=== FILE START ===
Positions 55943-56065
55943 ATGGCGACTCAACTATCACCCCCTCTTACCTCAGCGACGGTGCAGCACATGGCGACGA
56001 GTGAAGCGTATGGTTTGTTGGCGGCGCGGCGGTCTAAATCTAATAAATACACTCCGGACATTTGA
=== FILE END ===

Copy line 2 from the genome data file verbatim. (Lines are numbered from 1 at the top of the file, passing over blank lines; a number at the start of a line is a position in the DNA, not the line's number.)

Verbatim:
55943 ATGGCGACTCAACTATCACCCCCTCTTACCTCAGCGACGGTGCAGCACATGGCGACGA